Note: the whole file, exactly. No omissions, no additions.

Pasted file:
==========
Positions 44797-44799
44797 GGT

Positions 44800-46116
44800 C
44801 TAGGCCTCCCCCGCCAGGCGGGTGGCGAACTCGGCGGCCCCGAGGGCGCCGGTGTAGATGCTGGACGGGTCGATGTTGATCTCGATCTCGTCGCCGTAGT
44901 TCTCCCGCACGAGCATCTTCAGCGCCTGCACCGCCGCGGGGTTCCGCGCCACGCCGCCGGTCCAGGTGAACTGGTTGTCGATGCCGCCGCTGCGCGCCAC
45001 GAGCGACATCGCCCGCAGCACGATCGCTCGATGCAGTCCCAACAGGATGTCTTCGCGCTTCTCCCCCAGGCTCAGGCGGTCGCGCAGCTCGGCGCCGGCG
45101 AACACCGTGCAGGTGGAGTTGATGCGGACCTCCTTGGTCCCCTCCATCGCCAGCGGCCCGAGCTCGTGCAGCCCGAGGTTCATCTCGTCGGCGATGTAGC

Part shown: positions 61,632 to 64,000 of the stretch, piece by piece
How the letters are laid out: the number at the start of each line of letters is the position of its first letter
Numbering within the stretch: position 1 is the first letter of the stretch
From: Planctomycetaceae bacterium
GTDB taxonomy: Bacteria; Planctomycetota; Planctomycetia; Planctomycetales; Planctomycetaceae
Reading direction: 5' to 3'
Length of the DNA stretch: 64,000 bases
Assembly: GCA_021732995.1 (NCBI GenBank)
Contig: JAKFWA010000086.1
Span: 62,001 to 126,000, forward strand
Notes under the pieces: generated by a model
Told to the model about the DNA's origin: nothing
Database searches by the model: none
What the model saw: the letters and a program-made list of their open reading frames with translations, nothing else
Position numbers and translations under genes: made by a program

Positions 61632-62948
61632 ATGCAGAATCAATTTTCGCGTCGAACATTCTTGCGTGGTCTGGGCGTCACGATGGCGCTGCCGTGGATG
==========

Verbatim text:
Positions 44797-44799
44797 GGT

Positions 44800-46116
44800 C
44801 TAGGCCTCCCCCGCCAGGCGGGTGGCGAACTCGGCGGCCCCGAGGGCGCCGGTGTAGATGCTGGACGGGTCGATGTTGATCTCGATCTCGTCGCCGTAGT
44901 TCTCCCGCACGAGCATCTTCAGCGCCTGCACCGCCGCGGGGTTCCGCGCCACGCCGCCGGTCCAGGTGAACTGGTTGTCGATGCCGCCGCTGCGCGCCAC
45001 GAGCGACATCGCCCGCAGCACGATCGCTCGATGCAGTCCCAACAGGATGTCTTCGCGCTTCTCCCCCAGGCTCAGGCGGTCGCGCAGCTCGGCGCCGGCG
45101 AACACCGTGCAGGTGGAGTTGATGCGGACCTCCTTGGTCCCCTCCATCGCCAGCGGCCCGAGCTCGTGCAGCCCGAGGTTCATCTCGTCGGCGATGTAGC

Part shown: positions 61,632 to 64,000 of the stretch, piece by piece
How the letters are laid out: the number at the start of each line of letters is the position of its first letter
Numbering within the stretch: position 1 is the first letter of the stretch
From: Planctomycetaceae bacterium
GTDB taxonomy: Bacteria; Planctomycetota; Planctomycetia; Planctomycetales; Planctomycetaceae
Reading direction: 5' to 3'
Length of the DNA stretch: 64,000 bases
Assembly: GCA_021732995.1 (NCBI GenBank)
Contig: JAKFWA010000086.1
Span: 62,001 to 126,000, forward strand
Notes under the pieces: generated by a model
Told to the model about the DNA's origin: nothing
Database searches by the model: none
What the model saw: the letters and a program-made list of their open reading frames with translations, nothing else
Position numbers and translations under genes: made by a program

Positions 61632-62948
61632 ATGCAGAATCAATTTTCGCGTCGAACATTCTTGCGTGGTCTGGGCGTCACGATGGCGCTGCCGTGGATG